Summer may be over, but for the next few months, sandals will remain in fashion. Also swords. And tunics, which have a way of dropping at a moment's notice.

HBO has transported us, at no small expense, to ancient Rome, and who'd be foolish enough to refuse? Think Deadwood with baths, or the Sopranos breaking bread with the I, Claudius crew. Far from a stuffy costume epic, Rome (Sundays at 9 pm/ET) is a feast for the eyes and an orgy for whatever other senses may be stimulated by a ripping good story.

As is often the case with HBO shows — I didn't get hooked on Deadwood until more than midway through the first season — the 12-episode Rome unfolds slowly, with  the feel of a classic miniseries. It may take a few episodes for viewers to sort out the enormous cast of nobles and brutes, and to fully appreciate the sprawling, brawling pageant of debauchery, savagery and treachery. I've seen six hours and can't wait for the rest.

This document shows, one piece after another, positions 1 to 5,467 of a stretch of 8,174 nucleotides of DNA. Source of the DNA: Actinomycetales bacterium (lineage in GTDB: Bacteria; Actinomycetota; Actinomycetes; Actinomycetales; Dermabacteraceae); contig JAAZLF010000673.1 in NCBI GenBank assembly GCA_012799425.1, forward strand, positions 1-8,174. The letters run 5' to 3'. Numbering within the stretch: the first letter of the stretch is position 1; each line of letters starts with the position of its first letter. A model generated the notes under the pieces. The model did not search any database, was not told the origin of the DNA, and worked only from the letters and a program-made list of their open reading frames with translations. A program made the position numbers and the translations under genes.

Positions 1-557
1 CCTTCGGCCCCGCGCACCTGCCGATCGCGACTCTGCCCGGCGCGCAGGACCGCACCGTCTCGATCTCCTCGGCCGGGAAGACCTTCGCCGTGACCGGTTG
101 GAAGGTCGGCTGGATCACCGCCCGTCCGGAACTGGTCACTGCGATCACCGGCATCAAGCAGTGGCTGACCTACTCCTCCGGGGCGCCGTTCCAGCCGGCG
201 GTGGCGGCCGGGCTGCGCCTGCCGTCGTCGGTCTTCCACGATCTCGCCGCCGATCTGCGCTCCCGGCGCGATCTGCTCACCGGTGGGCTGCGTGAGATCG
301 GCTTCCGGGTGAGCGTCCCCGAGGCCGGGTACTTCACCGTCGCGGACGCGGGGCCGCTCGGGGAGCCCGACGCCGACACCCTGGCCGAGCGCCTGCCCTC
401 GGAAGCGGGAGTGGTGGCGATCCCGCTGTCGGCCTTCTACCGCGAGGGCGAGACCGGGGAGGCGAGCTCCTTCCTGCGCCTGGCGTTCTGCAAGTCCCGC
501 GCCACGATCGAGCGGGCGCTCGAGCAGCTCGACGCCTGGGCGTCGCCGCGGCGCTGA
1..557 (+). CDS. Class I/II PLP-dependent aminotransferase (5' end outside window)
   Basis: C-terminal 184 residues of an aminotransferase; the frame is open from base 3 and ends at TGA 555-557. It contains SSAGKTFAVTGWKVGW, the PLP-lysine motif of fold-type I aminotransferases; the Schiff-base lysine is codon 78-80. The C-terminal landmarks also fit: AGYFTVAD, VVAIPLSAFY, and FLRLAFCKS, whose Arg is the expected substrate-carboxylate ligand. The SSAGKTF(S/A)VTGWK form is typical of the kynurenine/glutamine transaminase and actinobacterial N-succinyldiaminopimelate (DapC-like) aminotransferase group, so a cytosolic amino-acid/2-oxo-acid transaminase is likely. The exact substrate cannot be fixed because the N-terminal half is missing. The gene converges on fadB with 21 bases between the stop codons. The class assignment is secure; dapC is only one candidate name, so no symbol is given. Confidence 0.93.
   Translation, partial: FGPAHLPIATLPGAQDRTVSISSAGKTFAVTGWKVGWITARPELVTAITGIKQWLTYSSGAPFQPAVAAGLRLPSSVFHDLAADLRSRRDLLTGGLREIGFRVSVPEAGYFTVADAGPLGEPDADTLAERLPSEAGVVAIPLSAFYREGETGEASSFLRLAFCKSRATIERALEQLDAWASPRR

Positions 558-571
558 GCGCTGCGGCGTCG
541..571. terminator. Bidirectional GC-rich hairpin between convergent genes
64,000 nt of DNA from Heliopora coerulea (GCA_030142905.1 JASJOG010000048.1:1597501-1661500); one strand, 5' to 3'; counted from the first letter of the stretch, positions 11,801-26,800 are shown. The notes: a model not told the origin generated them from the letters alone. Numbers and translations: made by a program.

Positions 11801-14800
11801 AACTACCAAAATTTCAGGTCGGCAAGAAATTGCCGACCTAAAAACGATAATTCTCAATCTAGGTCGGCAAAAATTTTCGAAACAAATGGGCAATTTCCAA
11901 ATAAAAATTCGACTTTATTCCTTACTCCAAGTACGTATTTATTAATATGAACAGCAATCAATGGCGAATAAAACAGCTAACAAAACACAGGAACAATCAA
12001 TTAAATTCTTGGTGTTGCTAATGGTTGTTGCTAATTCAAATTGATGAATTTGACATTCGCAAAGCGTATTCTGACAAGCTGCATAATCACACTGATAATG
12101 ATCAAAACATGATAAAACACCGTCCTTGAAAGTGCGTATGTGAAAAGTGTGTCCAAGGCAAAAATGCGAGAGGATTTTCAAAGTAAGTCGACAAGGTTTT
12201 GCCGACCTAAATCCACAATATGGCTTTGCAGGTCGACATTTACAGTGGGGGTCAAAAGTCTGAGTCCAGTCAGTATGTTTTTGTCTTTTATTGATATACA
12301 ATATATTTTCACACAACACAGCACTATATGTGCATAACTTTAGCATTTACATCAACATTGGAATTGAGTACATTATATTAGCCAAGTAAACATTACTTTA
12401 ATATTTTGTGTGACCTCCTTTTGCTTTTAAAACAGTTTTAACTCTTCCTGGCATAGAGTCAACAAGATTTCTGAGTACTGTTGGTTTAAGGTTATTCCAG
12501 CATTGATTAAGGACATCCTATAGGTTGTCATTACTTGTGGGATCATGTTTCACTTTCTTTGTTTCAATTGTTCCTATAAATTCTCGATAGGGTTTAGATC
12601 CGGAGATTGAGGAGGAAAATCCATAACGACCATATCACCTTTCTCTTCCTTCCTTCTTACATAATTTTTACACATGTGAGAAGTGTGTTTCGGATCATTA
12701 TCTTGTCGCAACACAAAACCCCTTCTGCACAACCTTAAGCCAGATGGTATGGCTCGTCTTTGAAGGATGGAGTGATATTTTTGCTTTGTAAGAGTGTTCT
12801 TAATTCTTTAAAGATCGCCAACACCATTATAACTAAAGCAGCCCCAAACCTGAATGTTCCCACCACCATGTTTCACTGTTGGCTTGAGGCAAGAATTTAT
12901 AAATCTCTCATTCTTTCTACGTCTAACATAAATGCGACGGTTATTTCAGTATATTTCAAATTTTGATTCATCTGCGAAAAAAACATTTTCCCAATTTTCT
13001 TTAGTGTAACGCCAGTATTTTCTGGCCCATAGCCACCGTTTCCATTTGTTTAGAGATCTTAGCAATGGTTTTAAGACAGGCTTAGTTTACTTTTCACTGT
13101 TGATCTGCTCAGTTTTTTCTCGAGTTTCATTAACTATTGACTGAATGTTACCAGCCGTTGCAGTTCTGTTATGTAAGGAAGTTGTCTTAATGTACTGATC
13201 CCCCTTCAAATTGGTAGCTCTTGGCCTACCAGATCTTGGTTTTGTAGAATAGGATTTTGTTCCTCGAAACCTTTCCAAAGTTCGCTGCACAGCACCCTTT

Starting in 52 B.C., as Rome nervously awaits Julius Caesar's return after the conquest of Gaul, the story is told largely from the perspective of two soldiers: upright and humorless Lucius Vorenus (Kevin McKidd) and recklessly bawdy Titus Pullo (Ray Stevenson). They're an unlikely and entertaining odd couple, our windows to a Britaly — Italy with British accents — that teems with political and sexual intrigue.

Chief among those for whom the boudoir is a strategic battlefield: Caesar's conniving niece Atia, played to the vampish hilt by Polly Walker. Every dynasty needs its Alexis, and she sets the tone for this shamelessly enjoyable historical romp.